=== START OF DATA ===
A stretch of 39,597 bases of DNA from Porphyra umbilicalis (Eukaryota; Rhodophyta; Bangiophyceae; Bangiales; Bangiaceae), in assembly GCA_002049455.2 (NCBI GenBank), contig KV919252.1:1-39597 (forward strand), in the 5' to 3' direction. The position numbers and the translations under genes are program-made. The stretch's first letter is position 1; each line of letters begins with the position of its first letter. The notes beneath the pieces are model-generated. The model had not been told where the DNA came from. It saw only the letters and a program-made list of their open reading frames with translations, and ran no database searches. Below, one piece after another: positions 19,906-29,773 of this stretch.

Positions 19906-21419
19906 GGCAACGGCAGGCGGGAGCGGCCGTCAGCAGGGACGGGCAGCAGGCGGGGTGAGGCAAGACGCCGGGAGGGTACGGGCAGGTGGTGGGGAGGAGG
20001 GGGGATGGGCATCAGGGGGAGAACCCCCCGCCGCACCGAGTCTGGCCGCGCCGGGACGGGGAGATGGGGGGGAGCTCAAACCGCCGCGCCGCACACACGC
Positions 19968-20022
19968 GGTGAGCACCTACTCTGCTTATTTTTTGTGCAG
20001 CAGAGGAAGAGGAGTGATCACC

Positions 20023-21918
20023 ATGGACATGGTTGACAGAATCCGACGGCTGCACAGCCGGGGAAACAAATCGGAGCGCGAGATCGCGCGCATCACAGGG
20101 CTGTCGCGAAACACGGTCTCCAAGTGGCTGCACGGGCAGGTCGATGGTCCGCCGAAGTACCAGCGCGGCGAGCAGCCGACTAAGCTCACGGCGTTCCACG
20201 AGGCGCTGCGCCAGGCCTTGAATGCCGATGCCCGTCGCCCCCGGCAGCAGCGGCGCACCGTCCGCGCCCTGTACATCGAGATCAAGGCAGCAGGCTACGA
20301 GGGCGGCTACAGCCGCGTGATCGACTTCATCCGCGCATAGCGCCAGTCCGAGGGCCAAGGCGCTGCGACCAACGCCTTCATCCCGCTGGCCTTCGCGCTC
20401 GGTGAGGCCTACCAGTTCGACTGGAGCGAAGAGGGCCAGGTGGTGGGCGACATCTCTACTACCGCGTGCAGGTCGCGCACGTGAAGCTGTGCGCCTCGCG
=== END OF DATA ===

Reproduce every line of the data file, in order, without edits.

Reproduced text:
A stretch of 39,597 bases of DNA from Porphyra umbilicalis (Eukaryota; Rhodophyta; Bangiophyceae; Bangiales; Bangiaceae), in assembly GCA_002049455.2 (NCBI GenBank), contig KV919252.1:1-39597 (forward strand), in the 5' to 3' direction. The position numbers and the translations under genes are program-made. The stretch's first letter is position 1; each line of letters begins with the position of its first letter. The notes beneath the pieces are model-generated. The model had not been told where the DNA came from. It saw only the letters and a program-made list of their open reading frames with translations, and ran no database searches. Below, one piece after another: positions 19,906-29,773 of this stretch.

Positions 19906-21419
19906 GGCAACGGCAGGCGGGAGCGGCCGTCAGCAGGGACGGGCAGCAGGCGGGGTGAGGCAAGACGCCGGGAGGGTACGGGCAGGTGGTGGGGAGGAGG
20001 GGGGATGGGCATCAGGGGGAGAACCCCCCGCCGCACCGAGTCTGGCCGCGCCGGGACGGGGAGATGGGGGGGAGCTCAAACCGCCGCGCCGCACACACGC
Positions 19968-20022
19968 GGTGAGCACCTACTCTGCTTATTTTTTGTGCAG
20001 CAGAGGAAGAGGAGTGATCACC

Positions 20023-21918
20023 ATGGACATGGTTGACAGAATCCGACGGCTGCACAGCCGGGGAAACAAATCGGAGCGCGAGATCGCGCGCATCACAGGG
20101 CTGTCGCGAAACACGGTCTCCAAGTGGCTGCACGGGCAGGTCGATGGTCCGCCGAAGTACCAGCGCGGCGAGCAGCCGACTAAGCTCACGGCGTTCCACG
20201 AGGCGCTGCGCCAGGCCTTGAATGCCGATGCCCGTCGCCCCCGGCAGCAGCGGCGCACCGTCCGCGCCCTGTACATCGAGATCAAGGCAGCAGGCTACGA
20301 GGGCGGCTACAGCCGCGTGATCGACTTCATCCGCGCATAGCGCCAGTCCGAGGGCCAAGGCGCTGCGACCAACGCCTTCATCCCGCTGGCCTTCGCGCTC
20401 GGTGAGGCCTACCAGTTCGACTGGAGCGAAGAGGGCCAGGTGGTGGGCGACATCTCTACTACCGCGTGCAGGTCGCGCACGTGAAGCTGTGCGCCTCGCG